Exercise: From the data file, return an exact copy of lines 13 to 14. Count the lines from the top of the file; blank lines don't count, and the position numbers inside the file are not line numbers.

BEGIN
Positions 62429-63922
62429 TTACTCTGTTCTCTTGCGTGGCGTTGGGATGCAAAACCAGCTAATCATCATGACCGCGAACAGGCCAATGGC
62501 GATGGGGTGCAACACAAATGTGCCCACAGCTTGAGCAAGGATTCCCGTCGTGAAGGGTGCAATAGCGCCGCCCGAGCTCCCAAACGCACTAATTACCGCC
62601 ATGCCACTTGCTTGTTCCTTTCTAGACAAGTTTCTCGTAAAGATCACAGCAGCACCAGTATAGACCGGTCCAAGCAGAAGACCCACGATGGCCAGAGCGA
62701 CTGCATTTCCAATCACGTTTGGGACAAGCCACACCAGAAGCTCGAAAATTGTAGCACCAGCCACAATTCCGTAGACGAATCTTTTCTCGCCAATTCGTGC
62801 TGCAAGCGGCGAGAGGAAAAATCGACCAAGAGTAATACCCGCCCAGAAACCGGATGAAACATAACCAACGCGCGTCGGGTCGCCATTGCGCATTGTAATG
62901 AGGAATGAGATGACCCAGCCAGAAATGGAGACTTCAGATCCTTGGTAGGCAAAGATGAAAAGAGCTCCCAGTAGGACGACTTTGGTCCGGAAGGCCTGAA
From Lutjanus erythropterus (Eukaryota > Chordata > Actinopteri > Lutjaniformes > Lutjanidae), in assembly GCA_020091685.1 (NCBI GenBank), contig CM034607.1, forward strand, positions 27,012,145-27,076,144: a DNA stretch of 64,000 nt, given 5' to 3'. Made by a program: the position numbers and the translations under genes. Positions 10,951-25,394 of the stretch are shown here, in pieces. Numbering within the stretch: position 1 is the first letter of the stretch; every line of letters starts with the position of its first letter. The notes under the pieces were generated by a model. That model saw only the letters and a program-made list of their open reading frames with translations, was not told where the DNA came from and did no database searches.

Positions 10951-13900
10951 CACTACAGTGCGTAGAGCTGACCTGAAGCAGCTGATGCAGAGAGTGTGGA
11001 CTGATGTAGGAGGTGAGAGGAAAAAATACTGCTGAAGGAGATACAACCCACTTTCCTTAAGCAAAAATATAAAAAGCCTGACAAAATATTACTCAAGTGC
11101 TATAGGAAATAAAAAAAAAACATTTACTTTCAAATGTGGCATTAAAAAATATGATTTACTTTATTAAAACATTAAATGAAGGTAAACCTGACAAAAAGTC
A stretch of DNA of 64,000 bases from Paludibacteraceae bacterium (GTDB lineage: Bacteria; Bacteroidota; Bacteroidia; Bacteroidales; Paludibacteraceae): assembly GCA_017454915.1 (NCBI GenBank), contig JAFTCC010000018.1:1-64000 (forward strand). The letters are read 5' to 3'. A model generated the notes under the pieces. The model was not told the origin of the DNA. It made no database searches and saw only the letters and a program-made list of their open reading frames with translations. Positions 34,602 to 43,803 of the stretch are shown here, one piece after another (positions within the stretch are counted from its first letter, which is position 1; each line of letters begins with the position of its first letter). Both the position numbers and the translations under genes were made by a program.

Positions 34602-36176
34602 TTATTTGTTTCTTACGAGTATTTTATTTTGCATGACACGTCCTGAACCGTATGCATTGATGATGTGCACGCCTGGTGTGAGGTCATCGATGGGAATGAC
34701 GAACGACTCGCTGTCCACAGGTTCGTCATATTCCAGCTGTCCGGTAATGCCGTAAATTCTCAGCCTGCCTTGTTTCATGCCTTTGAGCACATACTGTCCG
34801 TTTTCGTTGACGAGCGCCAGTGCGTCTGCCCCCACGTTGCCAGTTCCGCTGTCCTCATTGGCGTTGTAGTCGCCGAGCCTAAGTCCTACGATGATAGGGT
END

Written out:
A stretch of DNA of 64,000 bases from Paludibacteraceae bacterium (GTDB lineage: Bacteria; Bacteroidota; Bacteroidia; Bacteroidales; Paludibacteraceae): assembly GCA_017454915.1 (NCBI GenBank), contig JAFTCC010000018.1:1-64000 (forward strand). The letters are read 5' to 3'. A model generated the notes under the pieces. The model was not told the origin of the DNA. It made no database searches and saw only the letters and a program-made list of their open reading frames with translations. Positions 34,602 to 43,803 of the stretch are shown here, one piece after another (positions within the stretch are counted from its first letter, which is position 1; each line of letters begins with the position of its first letter). Both the position numbers and the translations under genes were made by a program.

Positions 34602-36176